What the European left seeks: the fascist super-nation of “Europe”
(UPDATE: As shown by a commenter, below, Jean Thiriart was so odd-ball that it’s questionable whether his statement quoted in this entry can be taken as representative of the pro-EU forces.)
Tiberge at Galliawatch quotes from a 2007 book, Un Empire de Quatre Cents Millions d’Hommes, l’Europe (An Empire of Four Hundred Million Men: Europe), by Jean Thiriart:
Europe has everything to be the first nation of the world: it only lacks political unity. Everything will be possible for Europe when it has achieved its political unity. The key to our destiny resides in these two words: political unity.I’ve posted the following comment at Galliawatch:
The passage by Jean Thiriart that you quote is so extraordinary, because the supposed mission of the European Union is to undo the bad, chauvinistic, power-seeking nationalism of yore and replace it with a humanitarian, transnational entity dedicated to the equal rights of all. But in fact Thiriart speaks the language of the despised old nationalism, indeed, even the language of fascist nationalism, with its national arrogance, its overweening sense of a national destiny to rule Europe, and its menacing-sounding assertion of its external power and its internal discipline. The only difference from the old fascist nationalism is that this new fascist nationalism relates to the entire “nation” of “Europe.” But of course, the old fascist nationalism also asserted its right to unite and lead all of Europe. Which leads to another difference between the old and the new: this new fascist nationalism is explicit about its destiny to rule the entire human race.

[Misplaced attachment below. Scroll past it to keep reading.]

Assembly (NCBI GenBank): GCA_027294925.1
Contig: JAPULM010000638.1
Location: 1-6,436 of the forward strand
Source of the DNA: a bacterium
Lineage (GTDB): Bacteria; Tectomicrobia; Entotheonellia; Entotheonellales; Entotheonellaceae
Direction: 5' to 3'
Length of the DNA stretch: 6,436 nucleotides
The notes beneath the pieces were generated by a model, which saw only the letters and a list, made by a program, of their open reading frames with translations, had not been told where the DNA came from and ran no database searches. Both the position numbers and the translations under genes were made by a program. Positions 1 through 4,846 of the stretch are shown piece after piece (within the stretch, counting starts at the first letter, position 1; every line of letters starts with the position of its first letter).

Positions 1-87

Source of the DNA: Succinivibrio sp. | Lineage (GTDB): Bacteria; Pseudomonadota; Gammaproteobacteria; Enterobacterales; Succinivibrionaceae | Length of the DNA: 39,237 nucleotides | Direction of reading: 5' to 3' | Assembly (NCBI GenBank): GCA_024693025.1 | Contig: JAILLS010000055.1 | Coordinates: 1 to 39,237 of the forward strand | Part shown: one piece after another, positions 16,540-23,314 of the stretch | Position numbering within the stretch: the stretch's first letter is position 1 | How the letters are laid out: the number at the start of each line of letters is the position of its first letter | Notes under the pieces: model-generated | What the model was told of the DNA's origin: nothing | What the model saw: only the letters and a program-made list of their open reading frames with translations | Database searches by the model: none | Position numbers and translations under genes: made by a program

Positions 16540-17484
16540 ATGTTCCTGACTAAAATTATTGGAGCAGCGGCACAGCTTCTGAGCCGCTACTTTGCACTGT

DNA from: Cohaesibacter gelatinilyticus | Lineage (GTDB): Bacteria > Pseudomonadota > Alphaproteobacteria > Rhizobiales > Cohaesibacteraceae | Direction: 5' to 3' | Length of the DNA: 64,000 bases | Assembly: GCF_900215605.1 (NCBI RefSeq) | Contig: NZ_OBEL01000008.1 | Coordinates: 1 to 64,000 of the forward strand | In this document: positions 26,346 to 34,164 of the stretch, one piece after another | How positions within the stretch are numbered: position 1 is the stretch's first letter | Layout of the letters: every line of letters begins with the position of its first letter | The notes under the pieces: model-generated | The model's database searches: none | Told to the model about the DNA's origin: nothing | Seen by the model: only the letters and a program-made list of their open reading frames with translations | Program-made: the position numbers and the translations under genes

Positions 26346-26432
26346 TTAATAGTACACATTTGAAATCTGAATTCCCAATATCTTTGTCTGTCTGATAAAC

In my experience, it is almost a truism that those on the left are completely blind to the way they call for and use that which they call evil and project on the right. Their motivation, i.e. their will, being just and right, is all that matters. One could call it the “triumph of the will” and those on the left might even be flattered by that designation if they missed the obvious allusion.James P. writes:
The author of the book, Jean Thiriart, died in 1992, but was quite an odd character. He was a collaborator with the Nazis and a “National Bolshevist,” an opponent of uncontrolled immigration to Europe, an admirer of Stalin and Mao whose organization had links to former SS officers … I don’t even know what to make of such a confused creature.Daniel S. writes:
It is truly such Christians who need a good Nietzschean thrashing.
Posted by Lawrence Auster at December 27, 2012 11:15 AM | Send